Policing Project Releases ShotSpotter Privacy Audit
Our audit of the most widely used gunshot detection technology in the United States has led to substantial change in its operations and policy.
WE PARTNER WITH COMMUNITIES AND POLICE TO PROMOTE PUBLIC SAFETY THROUGH TRANSPARENCY, EQUITY, AND DEMOCRATIC ENGAGEMENT.
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This fall, the Policing Project is excited to welcome three new full-time fellows to our staff. The fellows will work to develop creative and innovative ways to reshape constitutional and administrative law toward promoting democratic accountability in policing.
Technology has drastically shaped our society and our lives, with equal potential for both incredible good and devastating harm. Join us for a conversation with Brad Smith, President of Microsoft, to discuss his newly released book, Tools and Weapons: The Promise and the Peril of the Digital Age, in the context of policing technology, with special emphasis on the ethics of AI, privacy legislation and the need for regulation on facial recognition.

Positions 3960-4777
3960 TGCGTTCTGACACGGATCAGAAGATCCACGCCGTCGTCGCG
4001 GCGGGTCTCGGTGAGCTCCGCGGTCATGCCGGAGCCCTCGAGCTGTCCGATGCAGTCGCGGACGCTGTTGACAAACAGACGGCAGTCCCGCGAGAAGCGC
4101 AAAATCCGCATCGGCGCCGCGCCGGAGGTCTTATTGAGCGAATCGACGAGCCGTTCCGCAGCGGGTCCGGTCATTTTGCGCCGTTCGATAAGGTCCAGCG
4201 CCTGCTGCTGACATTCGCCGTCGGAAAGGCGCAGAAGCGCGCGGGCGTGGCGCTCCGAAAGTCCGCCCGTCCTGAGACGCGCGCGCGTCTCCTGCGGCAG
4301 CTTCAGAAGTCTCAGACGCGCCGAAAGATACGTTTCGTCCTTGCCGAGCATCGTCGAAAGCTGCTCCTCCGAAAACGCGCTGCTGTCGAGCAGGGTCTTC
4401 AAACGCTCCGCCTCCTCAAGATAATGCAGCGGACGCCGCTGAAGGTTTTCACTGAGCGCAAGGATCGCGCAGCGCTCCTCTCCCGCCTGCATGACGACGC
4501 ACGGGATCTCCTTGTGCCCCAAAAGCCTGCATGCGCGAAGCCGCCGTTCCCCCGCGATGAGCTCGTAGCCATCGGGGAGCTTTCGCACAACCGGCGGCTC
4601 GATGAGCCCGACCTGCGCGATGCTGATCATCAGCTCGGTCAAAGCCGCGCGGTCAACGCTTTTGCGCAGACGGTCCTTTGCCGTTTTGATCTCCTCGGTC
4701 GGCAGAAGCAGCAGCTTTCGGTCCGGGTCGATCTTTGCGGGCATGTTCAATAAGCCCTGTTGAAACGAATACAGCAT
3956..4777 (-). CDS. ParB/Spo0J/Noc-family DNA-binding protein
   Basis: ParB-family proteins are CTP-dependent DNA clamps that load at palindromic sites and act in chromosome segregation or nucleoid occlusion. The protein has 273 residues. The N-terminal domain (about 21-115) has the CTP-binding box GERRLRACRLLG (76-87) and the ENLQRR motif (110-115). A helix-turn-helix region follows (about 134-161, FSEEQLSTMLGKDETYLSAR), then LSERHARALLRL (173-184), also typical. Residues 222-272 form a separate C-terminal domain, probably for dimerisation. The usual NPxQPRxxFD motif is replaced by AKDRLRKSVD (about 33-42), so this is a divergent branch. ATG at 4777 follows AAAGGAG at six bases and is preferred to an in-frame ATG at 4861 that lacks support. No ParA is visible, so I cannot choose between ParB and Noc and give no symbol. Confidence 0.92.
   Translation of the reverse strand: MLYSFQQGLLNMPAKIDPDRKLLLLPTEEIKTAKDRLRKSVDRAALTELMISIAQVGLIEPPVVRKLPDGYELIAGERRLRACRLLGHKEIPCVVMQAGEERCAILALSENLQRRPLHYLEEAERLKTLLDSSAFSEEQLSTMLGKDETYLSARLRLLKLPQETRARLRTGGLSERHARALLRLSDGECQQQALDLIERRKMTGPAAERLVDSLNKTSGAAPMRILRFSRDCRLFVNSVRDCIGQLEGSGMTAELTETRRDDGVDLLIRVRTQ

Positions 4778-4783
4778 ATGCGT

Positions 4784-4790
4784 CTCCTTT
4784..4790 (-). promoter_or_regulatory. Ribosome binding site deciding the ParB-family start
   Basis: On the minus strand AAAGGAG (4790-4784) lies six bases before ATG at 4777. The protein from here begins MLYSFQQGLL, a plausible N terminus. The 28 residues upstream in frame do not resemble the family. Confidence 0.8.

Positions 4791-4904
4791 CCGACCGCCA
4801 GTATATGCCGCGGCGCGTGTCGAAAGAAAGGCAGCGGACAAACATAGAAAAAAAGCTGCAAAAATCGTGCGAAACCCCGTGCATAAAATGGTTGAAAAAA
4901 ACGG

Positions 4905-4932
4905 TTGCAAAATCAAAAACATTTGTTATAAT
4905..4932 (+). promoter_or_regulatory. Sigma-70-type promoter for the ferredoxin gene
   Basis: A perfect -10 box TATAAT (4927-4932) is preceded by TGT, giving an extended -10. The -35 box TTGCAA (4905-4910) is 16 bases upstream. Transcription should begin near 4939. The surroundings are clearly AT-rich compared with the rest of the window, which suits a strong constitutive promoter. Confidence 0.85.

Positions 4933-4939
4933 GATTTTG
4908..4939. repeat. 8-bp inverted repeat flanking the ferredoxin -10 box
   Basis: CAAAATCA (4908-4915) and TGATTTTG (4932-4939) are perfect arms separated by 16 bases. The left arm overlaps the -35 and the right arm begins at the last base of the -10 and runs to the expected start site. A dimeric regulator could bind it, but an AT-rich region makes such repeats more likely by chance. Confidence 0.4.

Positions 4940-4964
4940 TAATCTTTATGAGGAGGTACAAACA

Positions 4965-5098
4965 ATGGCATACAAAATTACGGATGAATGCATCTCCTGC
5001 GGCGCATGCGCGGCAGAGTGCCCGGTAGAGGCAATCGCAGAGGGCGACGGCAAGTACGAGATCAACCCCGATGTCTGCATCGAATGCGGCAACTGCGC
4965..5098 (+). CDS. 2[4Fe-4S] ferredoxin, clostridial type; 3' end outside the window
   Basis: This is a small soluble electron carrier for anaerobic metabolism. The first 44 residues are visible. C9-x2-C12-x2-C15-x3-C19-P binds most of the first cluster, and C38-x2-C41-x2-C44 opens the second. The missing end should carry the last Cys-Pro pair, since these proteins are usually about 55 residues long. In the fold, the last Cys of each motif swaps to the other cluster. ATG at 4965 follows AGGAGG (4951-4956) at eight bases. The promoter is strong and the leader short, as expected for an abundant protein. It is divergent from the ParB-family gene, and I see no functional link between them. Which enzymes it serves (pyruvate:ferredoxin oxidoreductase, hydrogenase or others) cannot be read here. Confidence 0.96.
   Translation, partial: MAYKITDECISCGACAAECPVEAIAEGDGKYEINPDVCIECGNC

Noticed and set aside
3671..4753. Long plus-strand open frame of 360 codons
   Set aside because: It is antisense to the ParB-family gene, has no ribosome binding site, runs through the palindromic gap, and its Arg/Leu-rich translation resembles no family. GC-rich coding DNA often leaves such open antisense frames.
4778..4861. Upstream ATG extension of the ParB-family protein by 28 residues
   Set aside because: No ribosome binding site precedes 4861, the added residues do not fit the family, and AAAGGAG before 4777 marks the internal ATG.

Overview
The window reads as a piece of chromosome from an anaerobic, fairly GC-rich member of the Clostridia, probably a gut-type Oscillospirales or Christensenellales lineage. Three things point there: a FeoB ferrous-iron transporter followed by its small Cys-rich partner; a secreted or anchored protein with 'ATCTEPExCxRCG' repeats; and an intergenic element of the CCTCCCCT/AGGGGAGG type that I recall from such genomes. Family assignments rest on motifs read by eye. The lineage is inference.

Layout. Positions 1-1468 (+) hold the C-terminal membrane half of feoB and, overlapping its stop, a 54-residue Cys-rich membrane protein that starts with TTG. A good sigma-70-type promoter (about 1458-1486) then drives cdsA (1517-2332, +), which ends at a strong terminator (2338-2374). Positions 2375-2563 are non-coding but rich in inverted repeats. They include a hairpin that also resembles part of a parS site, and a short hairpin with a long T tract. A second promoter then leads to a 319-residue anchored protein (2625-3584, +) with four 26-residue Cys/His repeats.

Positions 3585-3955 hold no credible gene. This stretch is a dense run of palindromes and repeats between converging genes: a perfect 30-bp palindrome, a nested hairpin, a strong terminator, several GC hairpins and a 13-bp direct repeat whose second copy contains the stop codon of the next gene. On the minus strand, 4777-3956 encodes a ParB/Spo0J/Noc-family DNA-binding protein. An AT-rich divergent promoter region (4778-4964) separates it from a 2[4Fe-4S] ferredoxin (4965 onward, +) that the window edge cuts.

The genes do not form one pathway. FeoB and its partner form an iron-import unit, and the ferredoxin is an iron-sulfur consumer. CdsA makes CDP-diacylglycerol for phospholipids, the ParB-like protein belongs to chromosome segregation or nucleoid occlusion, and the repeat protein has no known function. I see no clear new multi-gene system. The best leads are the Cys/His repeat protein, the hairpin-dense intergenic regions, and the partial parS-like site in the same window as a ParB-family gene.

Today, the Camden County Police Department announced adoption of its innovative, revised use of force policy drafted with the help of the Policing Project. The new policy — vetted and revised with the ACLU of New Jersey — is one of the most progressive use of force policies in the nation.
Face recognition as a technology has been the topic of much debate among both policymakers and AI practitioners recently. And justifiably so. Here, we present a conversation, in the form of questions and answers, between a policy analyst and a technologist.
The Policing Project’s new blog series explores one of the more complex—and rapidly changing—areas of policing: the use of biometric technologies. For our first blog in this series, we explore face recognition, covering some common questions like, “How are police using this technology?” and “How does the technology work?”